01. Epiophlebia laidlawi

Relict Himalayan Dragonfly

V

Lepidoptera/PAPILIONIDAE

02. Teinopalpus imperialis

Kaiser-l-Hind

R

Source: IUCN-Nepal 1995a. Endangered Wildlife - Nepal’s threatened animals in the IUCN Red list 1994

A summary of all threatened plants and animals in Nepal is given below in Table 2.29.


Table 2.29 Numbers of threatened plant and animal species in Nepal

Groups

CITES

IUCN Red List

HMGN

Proposed
I

II

III

Ex

E

V

R

I

K

T

CT

Lichens


































1




Fungi


































1




Algae








































Bryophytes








































Pteridophytes




1


































Gymnosperms




2

3

























2




Angiosperms

1

5

3

1

12

11

22

2

5

7




8




Insects




2










1

1



















Butterflies & Moths





































12

Fishes





































10

Amphibians




1


































Reptiles

7

4

2




1

2

1

4

1







3




Birds

16

9

15




6

6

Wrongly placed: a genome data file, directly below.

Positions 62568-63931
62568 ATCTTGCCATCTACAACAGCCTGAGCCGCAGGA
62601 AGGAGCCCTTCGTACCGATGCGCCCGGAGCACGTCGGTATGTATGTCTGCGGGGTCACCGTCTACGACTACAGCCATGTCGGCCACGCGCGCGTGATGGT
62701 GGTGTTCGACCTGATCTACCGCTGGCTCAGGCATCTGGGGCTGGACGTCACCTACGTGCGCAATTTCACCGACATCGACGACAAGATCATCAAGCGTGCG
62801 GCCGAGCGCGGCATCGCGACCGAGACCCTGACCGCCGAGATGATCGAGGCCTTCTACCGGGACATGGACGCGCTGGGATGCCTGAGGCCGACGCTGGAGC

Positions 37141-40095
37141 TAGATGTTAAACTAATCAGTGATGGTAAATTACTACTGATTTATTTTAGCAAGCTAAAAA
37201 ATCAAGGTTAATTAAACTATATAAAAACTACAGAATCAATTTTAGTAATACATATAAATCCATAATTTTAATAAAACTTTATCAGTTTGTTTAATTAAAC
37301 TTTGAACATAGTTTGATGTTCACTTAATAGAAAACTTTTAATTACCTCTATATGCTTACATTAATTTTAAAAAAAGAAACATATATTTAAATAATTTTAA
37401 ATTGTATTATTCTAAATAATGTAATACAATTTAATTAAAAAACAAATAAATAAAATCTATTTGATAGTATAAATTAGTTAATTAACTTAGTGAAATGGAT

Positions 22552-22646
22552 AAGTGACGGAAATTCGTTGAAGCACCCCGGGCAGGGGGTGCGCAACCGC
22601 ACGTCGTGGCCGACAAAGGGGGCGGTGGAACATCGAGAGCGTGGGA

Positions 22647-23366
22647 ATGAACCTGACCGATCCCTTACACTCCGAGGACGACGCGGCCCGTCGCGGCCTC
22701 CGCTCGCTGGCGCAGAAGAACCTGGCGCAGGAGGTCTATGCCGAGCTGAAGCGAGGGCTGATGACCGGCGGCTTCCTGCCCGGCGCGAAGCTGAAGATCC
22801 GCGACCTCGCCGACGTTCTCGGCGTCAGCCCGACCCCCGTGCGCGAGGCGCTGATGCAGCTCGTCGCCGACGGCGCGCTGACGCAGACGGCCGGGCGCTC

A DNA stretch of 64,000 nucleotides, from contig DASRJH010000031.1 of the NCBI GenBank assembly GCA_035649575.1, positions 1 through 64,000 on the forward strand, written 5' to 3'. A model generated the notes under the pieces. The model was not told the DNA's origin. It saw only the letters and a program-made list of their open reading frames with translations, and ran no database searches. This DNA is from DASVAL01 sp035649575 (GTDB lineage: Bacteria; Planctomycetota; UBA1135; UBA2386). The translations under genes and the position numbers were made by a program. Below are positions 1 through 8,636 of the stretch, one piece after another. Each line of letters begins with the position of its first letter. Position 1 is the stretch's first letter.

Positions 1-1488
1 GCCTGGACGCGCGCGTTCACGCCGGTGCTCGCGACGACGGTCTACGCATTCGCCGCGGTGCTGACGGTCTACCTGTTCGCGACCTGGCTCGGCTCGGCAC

4

3

3







9




Mammals

29

7

22




8

10




4

5

1




27




TOTAL

53

31

45

1

27

30

28

13

14

8




51

22

Source: IUCN (1995 a, b); BPP (1995a, b, c, d, e, f, g, h, i)

Endemic species Altogether, 342 plant species and 160 animal species have been reported as being endemic to Nepal (Table 2.30).
Table 2.30 Endemic species in Nepal


Group

No. OF species

Reference

Lichens

39

Sharma, 1995

Fungi

16

Joshi & Joshi, 1991

Algae

3

Joshi & Joshi, 1991

Bryophytes

30

Joshi & Joshi, 1991

Pteridophytes

8

Joshi & Joshi, 1991

Angiosperms

246

Shrestha and Joshi, 1996

Total

342




Spiders

108

Thapa, 1995

Butterflies & Moths

*30

Smith, 1997 (pers. com.)

Fishes

8

Shrestha 1995

Amphibians & Reptiles

11

Shah, 1995

Birds

2

Shah, 1995

Mammals

1

Suwal & Verheugt, 1995

Total

160




(* Possible endemic taxa).

Oberonia nepalensis is a recently reported endemic species of angiosperm (Shakya & Chaudhary 1999)

Tomoptera maskeyi is an endemic amphibian species.


2.3.4 GENETIC DIVERSITY